You’re with a friend in a bar and a friend of theirs, unknown to you, comes to say hello. They sit down and join you. You chat, the three of you, and it’s all lovely and jovial and perfectly fun until the mutual friend – the single thread holding this entire, precarious social situation together – leaves to go to the toilet. Silence. Eye contact. An exchange of pained but trying not to look pained smiles. You know someone’s going to say it. I mean, you can’t just sit there in silence, can you? You open your mouth but they beat you to it: “So, what do you do?”
We are obsessed with what we all do for a living. We base our identities around it; head up our twitter and instagram bios with it; use it to ascertain status, political standing, power and wealth. What we do for work has come to completely define us. But now there’s another nugget of information which is in contention with job title for sussing someone out: what we buy.
In a capitalist society, we turn to possessions and advertising to find a reflection of our values. We want diversity? We look for it in new season ad campaigns. We want a voice? We search for the perfect slogan t-shirt. We want to show we’re checked out of the mainstream? We sling a tote from an independent shop over our shoulder.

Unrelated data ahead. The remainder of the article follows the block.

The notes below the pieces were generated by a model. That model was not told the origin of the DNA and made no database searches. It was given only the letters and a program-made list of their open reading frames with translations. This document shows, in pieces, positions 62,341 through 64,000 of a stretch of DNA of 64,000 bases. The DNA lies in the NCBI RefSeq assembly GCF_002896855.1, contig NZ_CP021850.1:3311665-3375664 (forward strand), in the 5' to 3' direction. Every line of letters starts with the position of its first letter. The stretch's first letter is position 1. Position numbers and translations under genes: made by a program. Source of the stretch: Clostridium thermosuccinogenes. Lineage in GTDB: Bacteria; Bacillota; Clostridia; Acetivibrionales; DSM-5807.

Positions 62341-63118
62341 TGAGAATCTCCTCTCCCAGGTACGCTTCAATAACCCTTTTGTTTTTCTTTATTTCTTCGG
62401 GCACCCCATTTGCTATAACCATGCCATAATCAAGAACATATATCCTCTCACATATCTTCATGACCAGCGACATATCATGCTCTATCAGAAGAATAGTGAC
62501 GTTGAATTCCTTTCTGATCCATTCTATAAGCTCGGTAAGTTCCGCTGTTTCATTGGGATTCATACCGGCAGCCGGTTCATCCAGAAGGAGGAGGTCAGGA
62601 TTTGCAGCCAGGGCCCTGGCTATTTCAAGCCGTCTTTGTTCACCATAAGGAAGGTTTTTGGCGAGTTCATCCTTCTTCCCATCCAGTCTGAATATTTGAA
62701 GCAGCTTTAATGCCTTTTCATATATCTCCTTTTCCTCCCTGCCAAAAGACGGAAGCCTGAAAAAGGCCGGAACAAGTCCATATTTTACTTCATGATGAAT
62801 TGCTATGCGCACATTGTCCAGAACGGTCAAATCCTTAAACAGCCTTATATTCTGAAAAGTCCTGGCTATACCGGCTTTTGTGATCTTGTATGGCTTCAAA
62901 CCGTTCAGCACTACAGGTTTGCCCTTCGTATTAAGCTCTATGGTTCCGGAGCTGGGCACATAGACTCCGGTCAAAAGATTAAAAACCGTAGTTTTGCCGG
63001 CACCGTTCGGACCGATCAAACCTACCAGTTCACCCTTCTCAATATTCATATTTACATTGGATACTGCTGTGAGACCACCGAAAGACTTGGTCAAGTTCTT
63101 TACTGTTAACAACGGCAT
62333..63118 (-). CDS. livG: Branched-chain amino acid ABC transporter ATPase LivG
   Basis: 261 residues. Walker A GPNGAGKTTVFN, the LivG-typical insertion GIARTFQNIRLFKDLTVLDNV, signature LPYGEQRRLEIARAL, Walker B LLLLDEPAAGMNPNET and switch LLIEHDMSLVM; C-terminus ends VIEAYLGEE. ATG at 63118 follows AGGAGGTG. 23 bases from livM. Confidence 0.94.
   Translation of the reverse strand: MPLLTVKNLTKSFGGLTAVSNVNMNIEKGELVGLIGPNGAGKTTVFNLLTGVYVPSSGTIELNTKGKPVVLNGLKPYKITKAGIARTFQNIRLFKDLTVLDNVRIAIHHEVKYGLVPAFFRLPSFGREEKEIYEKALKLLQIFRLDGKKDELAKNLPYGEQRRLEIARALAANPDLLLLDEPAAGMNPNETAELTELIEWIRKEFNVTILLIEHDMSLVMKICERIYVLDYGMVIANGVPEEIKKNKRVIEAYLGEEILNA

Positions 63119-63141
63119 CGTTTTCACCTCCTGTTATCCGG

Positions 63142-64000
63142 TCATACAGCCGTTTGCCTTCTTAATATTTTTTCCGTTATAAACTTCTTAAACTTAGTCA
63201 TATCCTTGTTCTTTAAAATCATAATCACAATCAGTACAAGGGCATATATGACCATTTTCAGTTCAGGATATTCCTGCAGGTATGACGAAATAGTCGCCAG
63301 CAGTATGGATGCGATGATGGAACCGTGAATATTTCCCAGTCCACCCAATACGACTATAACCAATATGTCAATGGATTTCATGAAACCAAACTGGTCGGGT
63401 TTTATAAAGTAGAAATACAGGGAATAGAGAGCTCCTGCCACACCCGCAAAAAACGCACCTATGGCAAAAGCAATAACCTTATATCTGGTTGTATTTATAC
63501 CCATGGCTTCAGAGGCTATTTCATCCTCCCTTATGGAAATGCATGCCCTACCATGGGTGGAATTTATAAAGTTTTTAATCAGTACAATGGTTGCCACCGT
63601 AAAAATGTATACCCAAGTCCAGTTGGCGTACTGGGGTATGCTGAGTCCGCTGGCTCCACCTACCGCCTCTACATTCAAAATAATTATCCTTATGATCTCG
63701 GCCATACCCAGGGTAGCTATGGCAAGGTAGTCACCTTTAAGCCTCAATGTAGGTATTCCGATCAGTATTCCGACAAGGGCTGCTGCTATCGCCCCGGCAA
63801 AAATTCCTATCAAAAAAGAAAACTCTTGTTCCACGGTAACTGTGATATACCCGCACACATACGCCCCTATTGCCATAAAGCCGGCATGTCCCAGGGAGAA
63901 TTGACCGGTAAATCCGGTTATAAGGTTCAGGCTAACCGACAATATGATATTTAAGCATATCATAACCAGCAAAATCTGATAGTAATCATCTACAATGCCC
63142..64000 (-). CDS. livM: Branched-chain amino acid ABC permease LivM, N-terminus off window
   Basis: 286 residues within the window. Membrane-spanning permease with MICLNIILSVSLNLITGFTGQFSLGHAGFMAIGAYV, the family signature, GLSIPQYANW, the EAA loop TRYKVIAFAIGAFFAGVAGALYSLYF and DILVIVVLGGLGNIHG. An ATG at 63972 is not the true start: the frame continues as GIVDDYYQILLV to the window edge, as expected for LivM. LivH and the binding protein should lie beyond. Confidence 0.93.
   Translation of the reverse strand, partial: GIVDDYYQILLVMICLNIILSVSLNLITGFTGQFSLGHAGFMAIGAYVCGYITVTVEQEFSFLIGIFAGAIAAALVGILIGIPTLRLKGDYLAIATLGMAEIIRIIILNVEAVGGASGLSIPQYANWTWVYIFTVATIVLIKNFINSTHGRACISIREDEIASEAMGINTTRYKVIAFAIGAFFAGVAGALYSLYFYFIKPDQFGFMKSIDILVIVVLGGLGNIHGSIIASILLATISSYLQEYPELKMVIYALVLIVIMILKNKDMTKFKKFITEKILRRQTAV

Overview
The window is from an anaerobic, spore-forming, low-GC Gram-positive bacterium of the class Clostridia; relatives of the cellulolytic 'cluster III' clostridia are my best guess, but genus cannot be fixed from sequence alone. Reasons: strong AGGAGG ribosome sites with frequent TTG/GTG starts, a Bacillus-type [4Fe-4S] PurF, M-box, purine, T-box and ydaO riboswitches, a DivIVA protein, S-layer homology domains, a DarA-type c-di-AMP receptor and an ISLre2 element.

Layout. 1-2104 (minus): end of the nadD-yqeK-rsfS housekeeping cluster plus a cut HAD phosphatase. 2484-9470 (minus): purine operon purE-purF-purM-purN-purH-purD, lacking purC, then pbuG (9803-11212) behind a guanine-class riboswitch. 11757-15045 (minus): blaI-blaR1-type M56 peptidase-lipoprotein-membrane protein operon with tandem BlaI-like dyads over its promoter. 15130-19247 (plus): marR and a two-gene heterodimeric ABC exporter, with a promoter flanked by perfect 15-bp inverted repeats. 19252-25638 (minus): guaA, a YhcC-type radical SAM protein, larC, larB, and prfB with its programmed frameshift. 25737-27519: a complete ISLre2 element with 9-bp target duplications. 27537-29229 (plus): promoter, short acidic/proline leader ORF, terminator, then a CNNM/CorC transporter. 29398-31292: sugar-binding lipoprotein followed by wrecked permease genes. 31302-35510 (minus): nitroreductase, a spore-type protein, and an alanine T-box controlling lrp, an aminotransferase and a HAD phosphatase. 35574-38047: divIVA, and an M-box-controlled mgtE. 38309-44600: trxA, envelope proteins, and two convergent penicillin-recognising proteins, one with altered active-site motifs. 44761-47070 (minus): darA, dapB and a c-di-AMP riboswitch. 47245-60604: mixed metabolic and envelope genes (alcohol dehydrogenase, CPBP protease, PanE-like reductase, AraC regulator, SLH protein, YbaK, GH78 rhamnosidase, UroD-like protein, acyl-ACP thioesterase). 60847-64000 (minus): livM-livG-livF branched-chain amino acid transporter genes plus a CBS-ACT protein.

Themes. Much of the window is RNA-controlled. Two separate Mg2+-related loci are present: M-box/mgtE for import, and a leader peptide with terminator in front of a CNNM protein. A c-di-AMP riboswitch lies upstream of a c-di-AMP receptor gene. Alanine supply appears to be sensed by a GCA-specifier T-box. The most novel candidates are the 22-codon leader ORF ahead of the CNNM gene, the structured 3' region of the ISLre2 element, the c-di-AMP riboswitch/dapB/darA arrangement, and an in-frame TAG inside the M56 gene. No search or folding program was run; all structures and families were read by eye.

We equate shopping locally with a sense of morality and buying luxury goods with status (or indeed irresponsibility based on who’s buying them). We are defined by what we buy as much as by what we do, perhaps even more so in an era of multi hyphen careers and side hustles. But I’m not going to blast anyone for embodying that, for expressing themselves through material things, because we have to find ways to thrive within society, even if ours is built around a system that we don’t particularly relish.
I do it. I go out in my coat made from recycled plastic bottles, or in my second hand clothes, armed with an organic cotton tote bag from a vegan food shop. I shop independent and I buy green tea in unbleached tea bags. My most recent purchase was a pair of organic cotton socks. You could, if you wanted to, build a pretty accurate picture of who I am simply by looking at what I buy. And that’s exactly how big brands like to group us together: as consumers.
Yes, I buy things and yes, they are, in some ways, an echo of who I am but the thought of being reduced to nothing more than a consumer is utterly depressing. Call me a friend, a writer or a teacher. I’m hard working, thoughtful, creative. I’m northern. I’m a Labour supporter, a vegan, a sister, a daughter, a girlfriend, a cat owner, 1980s murder mystery fan. I am all those things – and many more – before I’m a consumer. I have a purpose beyond spending money and bumping up someone’s sales figures. We all do. And yet, when money leads the way, how much of it we have and where we choose to spend it is how those who shape and uphold the system choose to classify us.